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December 18th, 2013

Horizons on the Hudson Partners with Storm King Art Center

Last month, over 200 Horizons on the Hudson International Baccalaureate School students in kindergarten through second grade and dozens of their parents visited Storm King Art Center in New Windsor, NY. As a result of collaborative conversations that began over the summer, Storm King Art Center and Horizons on the Hudson International Baccalaureate World School have developed a partnership that has already proven to inspire students to write.

Over the summer, Storm King Art Center’s Director of Education and Public Programs Victoria Lichtendorf jump started this partnership with seven Horizons on the Hudson teachers receiving professional development in the area of visual thinking strategies and facilitating discussions around sculpture to motivate students to write. After the two-day professional development, careful planning began between Storm King Art Center and the school to provide “pre-visits” to classrooms. Storm King Educators used PowerPoint presentations with images of the facility to spark discussions to prepare students for their visit.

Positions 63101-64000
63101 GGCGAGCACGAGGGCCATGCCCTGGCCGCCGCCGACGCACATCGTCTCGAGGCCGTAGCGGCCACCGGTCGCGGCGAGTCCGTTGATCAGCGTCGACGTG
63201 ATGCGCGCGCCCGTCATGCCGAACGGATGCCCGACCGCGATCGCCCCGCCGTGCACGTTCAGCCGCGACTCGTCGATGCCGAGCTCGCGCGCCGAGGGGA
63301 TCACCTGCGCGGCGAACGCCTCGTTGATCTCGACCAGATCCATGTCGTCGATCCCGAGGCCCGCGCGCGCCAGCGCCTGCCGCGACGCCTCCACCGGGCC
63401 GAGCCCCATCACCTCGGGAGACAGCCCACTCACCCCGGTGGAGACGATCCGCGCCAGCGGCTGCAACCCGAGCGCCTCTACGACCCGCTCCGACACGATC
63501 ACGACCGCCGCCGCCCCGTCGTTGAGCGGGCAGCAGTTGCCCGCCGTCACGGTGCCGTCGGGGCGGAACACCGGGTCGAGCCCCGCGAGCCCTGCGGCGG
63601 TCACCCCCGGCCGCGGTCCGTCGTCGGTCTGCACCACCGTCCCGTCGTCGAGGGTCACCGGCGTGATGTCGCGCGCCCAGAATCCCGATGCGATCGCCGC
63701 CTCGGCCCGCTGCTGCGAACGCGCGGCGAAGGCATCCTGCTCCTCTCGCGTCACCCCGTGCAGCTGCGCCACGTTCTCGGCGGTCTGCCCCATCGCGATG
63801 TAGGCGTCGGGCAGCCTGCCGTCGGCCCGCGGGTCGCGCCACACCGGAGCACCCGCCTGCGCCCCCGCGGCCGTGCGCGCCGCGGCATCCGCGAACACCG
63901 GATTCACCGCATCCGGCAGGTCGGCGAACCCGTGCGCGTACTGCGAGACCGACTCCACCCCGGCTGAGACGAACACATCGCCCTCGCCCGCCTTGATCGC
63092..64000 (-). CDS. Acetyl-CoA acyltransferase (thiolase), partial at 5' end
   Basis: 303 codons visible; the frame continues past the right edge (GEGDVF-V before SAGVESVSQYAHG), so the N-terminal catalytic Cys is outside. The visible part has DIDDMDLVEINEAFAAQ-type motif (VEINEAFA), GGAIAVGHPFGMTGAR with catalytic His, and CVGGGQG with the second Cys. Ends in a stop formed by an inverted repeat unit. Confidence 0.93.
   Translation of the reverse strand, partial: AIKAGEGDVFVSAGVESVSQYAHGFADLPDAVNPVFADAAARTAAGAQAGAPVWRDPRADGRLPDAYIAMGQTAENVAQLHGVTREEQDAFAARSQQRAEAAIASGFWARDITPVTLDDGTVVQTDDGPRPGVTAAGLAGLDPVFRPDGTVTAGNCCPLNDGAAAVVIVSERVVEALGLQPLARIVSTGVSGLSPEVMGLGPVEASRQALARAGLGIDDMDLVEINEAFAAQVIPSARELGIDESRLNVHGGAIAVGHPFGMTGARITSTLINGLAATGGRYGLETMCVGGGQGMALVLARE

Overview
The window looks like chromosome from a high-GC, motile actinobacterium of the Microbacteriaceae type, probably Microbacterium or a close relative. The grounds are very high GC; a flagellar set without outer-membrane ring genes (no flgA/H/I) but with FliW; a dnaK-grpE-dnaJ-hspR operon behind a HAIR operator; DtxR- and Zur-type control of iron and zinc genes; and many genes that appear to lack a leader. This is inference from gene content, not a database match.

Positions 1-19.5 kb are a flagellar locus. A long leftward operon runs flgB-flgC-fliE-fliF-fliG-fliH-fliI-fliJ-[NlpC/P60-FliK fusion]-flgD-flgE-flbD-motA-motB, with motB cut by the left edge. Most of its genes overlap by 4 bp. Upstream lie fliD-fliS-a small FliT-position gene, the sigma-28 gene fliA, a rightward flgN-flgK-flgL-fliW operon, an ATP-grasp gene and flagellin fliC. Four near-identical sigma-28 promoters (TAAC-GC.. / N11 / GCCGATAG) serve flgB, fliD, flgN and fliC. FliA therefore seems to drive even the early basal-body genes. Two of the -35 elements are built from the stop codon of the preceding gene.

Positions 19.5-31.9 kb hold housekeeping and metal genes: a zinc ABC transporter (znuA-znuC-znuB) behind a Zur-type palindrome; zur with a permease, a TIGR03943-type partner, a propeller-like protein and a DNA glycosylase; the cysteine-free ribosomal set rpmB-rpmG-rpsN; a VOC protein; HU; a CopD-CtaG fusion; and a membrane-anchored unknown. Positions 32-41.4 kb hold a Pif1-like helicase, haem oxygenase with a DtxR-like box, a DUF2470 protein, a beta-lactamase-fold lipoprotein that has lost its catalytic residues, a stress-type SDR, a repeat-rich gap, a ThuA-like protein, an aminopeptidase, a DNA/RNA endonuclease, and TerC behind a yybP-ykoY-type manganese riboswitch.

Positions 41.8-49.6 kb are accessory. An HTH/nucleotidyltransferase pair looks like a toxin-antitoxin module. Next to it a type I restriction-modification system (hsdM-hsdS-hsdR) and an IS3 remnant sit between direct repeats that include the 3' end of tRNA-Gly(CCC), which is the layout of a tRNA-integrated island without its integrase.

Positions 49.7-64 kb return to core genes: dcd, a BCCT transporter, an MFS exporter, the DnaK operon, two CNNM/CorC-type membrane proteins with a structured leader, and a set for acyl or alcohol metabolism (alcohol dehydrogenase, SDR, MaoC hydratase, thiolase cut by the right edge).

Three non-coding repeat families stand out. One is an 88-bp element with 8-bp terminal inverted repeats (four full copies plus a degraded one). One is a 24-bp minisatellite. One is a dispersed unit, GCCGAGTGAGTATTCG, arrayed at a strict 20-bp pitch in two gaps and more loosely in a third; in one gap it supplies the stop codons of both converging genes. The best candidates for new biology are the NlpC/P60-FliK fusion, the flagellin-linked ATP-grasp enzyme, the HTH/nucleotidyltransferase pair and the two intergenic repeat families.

While at Storm King, students were given an educational tram tour along with being provided with docents for group facilitated analytical discussions while also immersing in rich vocabulary. The students then picnicked, completed a 2D-3D sculptural activity, and returned to school to reflect upon this experience. On October 30, third through fifth grades visited and experienced a similar and equally rich experience.

In the weeks since the visit, students continue to make connections to their experience as they refer to the sculptures using terms from their visit and continue connecting ideas to Common Core curriculum experiences in the classroom. Students have gone on to research various artists through biographies, locate countries of where sculptural pieces were inspired using maps and globes, as well as connecting their experiences to math through measurement, scale, and estimation. Teachers involved in the program state that they hope to take students back in the spring in the hope of see the changing environment and new exhibits.

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